Tag Archives: Bird Behavior

Anhinga Swimming Freestyle

I thought I might see this Anhinga dive and catch a fish. Instead she swam passed me, rhythmically arching her neck back and forth as she propelled forward.

Anhinga Swimming
Anhinga Swimming

And she dropped lower in the water.

Anhinga Swimming
Anhinga Swimming

I wondered

Anhinga Swimming
Anhinga Swimming

how low

Anhinga Swimming
Anhinga Swimming

would she go? And why didn’t she dive?

Anhinga Swimming
Anhinga Swimming

She was making steady progress and after a few more beats rose back up a bit and swam out of my sight scoring points for style but not getting any breakfast.

Bear Island Wildlife Management Area, SC
Rice field canal
August 29, 2021

Brown Pelicans Off Duty

On our way out to Bird Key to see the Brown Pelican chicks we spotted several small groups of adults flying to sand bars.

Brown Pelicans
Brown Pelicans

According to our guide the adults assign a baby-sitter Pelican at the rookery then find a place to rest.

Brown Pelicans
Brown Pelicans

They certainly picked a beautiful, if sparse, location.

Brown Pelicans
Brown Pelicans

From a boat, Kiawah River, Charleston County, SC
July 12, 2021

Great Egret Chicks: Learning To Get Along

Other than getting fed juvenile wading birds don’t have much to do until they learn to fly. If there is more than one in the nest any siblings are fair game for attention and practicing life skills.

Juvenile Great Egret Chicks
Juvenile Great Egret Chicks, Adult Flying Off

In this case they didn’t pay any heed to their neighbors, which in turn, ignored them.

Juvenile Great Egret Chicks
Juvenile Great Egret Chicks

Even when the ruckus ramped up.

Juvenile Great Egret Chicks
If I Don’t Look It’s Not Happening

Great Egret Chicks: Feed Me!

Adult Great Egrets get quite a workout feeding their young, and all this after procuring something for them to eat.

Great Egret and Two Chicks
Great Egret and Two Chicks

The chicks are aggressive about getting their share.

Great Egret and Two Chicks
Great Egret and Two Chicks

You can hear the “feed me” chorus, which is how the photographer often knows there is action afoot.

Great Egret and Two Chicks
Great Egret and Two Chicks

One more go at the regurgitation. I never saw the food, at this age it goes directly into the juvenile’s throats.

Great Egret and Two Chicks
Great Egret and Two Chicks

That’s it, I’m out.

Great Egret and Two Chicks
Great Egret and Two Chicks

Mute Swan Pair On A Mission

Before I knew about swans using an elevated wing display for “wind assisted transportation” I thought these two Mute Swans might be getting ready to tussle.

Pair of Mute Swans
Pair of Mute Swans

They were moving pretty fast up the far side of the reflecting pond from where I stood.

Pair of Mute Swans
Pair of Mute Swans

Ah, then it became clear: a passerby was handing out snacks. And the two swans shared without any squabbling.

Pair of Mute Swans
Pair of Mute Swans

From the man’s behavior I suspect this is a regular routine. He threw a few tidbits to the waiting birds then went on his way.

Pair of Mute Swans
Pair of Mute Swans

Middleton Place, Charleston, SC
January 29, 2021

Anhinga vs Cormorant

Lots of folks confuse these two water birds, it was interesting to see them side-by-side, watching one of each compete for the same space.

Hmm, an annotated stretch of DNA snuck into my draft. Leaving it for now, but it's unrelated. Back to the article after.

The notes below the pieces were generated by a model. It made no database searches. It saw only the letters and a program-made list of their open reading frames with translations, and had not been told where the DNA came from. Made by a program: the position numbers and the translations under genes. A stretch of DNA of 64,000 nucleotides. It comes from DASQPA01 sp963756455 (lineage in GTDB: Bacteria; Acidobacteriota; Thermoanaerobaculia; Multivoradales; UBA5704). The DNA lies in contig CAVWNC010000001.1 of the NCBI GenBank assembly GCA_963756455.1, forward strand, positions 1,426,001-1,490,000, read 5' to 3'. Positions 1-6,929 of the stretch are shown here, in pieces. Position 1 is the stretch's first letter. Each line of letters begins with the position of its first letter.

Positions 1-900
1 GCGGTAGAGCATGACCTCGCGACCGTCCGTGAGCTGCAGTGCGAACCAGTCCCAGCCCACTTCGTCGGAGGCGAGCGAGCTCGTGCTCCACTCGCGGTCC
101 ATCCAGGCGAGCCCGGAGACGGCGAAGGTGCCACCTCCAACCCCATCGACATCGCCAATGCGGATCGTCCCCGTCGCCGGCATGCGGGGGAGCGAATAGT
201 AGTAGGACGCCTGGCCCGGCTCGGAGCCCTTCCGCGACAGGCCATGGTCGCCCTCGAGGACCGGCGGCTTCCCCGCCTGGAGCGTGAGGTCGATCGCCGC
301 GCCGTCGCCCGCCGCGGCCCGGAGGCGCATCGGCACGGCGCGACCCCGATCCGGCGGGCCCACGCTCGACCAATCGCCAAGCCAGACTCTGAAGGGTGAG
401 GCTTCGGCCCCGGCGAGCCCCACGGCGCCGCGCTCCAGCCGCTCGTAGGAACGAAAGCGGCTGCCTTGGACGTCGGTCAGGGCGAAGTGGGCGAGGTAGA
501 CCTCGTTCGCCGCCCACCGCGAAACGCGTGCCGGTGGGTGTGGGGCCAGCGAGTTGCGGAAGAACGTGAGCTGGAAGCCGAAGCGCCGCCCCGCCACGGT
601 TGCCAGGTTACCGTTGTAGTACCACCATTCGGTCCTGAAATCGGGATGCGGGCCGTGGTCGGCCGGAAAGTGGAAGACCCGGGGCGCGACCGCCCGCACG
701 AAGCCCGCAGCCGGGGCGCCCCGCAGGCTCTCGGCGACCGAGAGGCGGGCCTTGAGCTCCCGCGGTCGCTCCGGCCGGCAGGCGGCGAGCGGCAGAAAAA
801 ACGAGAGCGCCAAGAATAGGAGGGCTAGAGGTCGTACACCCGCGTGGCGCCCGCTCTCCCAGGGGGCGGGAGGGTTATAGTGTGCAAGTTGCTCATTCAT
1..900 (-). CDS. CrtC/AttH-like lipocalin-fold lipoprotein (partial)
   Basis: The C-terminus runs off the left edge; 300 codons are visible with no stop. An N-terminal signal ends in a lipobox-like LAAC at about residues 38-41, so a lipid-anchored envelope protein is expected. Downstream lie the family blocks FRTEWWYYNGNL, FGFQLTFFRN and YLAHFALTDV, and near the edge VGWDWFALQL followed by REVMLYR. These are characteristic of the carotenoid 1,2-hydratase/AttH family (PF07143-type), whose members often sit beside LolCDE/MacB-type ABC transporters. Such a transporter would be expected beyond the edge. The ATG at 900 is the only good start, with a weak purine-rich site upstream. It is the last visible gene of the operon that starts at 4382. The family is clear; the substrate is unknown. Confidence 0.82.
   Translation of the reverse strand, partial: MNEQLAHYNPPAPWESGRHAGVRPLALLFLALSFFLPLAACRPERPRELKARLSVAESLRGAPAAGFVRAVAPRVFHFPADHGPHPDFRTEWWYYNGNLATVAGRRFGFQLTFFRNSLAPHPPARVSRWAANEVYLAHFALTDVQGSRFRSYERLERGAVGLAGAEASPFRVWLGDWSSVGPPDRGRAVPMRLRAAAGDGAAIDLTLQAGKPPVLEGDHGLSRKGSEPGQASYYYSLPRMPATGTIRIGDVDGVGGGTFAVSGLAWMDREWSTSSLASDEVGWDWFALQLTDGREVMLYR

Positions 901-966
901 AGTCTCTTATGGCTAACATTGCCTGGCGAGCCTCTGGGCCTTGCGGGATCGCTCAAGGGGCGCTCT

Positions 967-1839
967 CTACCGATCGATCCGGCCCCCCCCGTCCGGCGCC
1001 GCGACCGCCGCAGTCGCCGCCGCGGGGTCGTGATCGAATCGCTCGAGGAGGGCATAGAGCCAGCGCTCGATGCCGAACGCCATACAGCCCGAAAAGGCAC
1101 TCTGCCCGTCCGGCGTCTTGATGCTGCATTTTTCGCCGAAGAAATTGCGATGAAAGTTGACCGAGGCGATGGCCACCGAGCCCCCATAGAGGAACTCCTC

Anhinga and Cormorant
Female Anhinga and Double-crested Cormorant

The immediate way to tell them apart is the Anhinga has a straight bill and the Cormorant’s is hooked.

Anhinga and Cormorant
Anhinga and Cormorant

The Anhinga won the first round of “King of the Hill.”

Anhinga and Cormorants
Female Anhinga and Cormorants

A few minutes later one of the Cormorants returned, showing off his feet as he looked to get closer to the stump.

Anhinga and Cormorant
Female Anhinga and Double-crested Cormorant

An Ibis was on the scene, but had no interest in the competition.

Anhinga and Cormorants
Anhinga and Cormorants

Another view showing off the beak comparison.

Anhinga and Cormorant
Double-crested Cormorant and Female Anhinga

Male Mallard Squabble

I had an idea something was going to happen as I watched a female and vocalizing male Mallard close in on another pair in a small pond.

Two Male Mallards Squabbling
Two Male Mallards Squabbling

Quack, quack, and splash …

Two Male Mallards Squabbling
Two Male Mallards Squabbling

the dust-up was on.

Two Male Mallards Squabbling
Two Male Mallards Squabbling

One of the females stayed near the action.

Two Male Mallards Squabbling
Two Male Mallards Squabbling

I have no idea which duck was which at this point. I don’t know where the female Merganser appeared from, either, but she quickly retreated.

Two Male Mallards Squabbling
Two Male Mallards Squabbling

King of the Hill

I try not to anthropomorphize the wildlife I see but there often are similarities in the behavior, if not the intention, to human activity. These Roseate Spoonbills did their version of King of the Hill for at least an hour, with no obvious winner.

Roseate Spoonbills
Roseate Spoonbills

In addition to wanting to be top bird, some of them also wanted to dismantle the “hill,” removing twigs from the main branch, eventually dropping them.

Roseate Spoonbills
Roseate Spoonbills

Some squabbling broke out, but wasn’t serious enough for any of them to leave.

Roseate Spoonbills
Roseate Spoonbills

The pond wasn’t very deep and those pushed off the limb easily stood in the water, until they decided to push another bird off.

Roseate Spoonbills on Stick Pile
Roseate Spoonbills on Stick Pile

Click on any image for larger view.